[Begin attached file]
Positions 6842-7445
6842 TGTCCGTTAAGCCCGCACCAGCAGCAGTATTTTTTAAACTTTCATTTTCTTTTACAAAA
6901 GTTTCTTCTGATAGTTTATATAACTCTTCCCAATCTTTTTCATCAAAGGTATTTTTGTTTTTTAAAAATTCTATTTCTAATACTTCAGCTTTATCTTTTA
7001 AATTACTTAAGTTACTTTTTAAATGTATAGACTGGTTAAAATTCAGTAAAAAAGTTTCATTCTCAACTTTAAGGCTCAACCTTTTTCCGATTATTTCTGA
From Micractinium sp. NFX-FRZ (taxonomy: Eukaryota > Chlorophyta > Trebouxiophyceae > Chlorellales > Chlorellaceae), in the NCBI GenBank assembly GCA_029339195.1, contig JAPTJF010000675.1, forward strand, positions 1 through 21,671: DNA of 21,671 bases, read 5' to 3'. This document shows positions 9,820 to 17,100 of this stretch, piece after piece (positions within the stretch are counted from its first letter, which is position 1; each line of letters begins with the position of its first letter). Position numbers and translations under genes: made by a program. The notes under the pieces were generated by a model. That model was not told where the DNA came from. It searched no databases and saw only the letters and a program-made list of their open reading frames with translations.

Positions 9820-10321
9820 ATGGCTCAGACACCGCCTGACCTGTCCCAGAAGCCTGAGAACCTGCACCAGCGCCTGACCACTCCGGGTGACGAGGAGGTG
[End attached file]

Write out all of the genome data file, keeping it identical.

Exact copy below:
Positions 6842-7445
6842 TGTCCGTTAAGCCCGCACCAGCAGCAGTATTTTTTAAACTTTCATTTTCTTTTACAAAA
6901 GTTTCTTCTGATAGTTTATATAACTCTTCCCAATCTTTTTCATCAAAGGTATTTTTGTTTTTTAAAAATTCTATTTCTAATACTTCAGCTTTATCTTTTA
7001 AATTACTTAAGTTACTTTTTAAATGTATAGACTGGTTAAAATTCAGTAAAAAAGTTTCATTCTCAACTTTAAGGCTCAACCTTTTTCCGATTATTTCTGA
From Micractinium sp. NFX-FRZ (taxonomy: Eukaryota > Chlorophyta > Trebouxiophyceae > Chlorellales > Chlorellaceae), in the NCBI GenBank assembly GCA_029339195.1, contig JAPTJF010000675.1, forward strand, positions 1 through 21,671: DNA of 21,671 bases, read 5' to 3'. This document shows positions 9,820 to 17,100 of this stretch, piece after piece (positions within the stretch are counted from its first letter, which is position 1; each line of letters begins with the position of its first letter). Position numbers and translations under genes: made by a program. The notes under the pieces were generated by a model. That model was not told where the DNA came from. It searched no databases and saw only the letters and a program-made list of their open reading frames with translations.

Positions 9820-10321
9820 ATGGCTCAGACACCGCCTGACCTGTCCCAGAAGCCTGAGAACCTGCACCAGCGCCTGACCACTCCGGGTGACGAGGAGGTG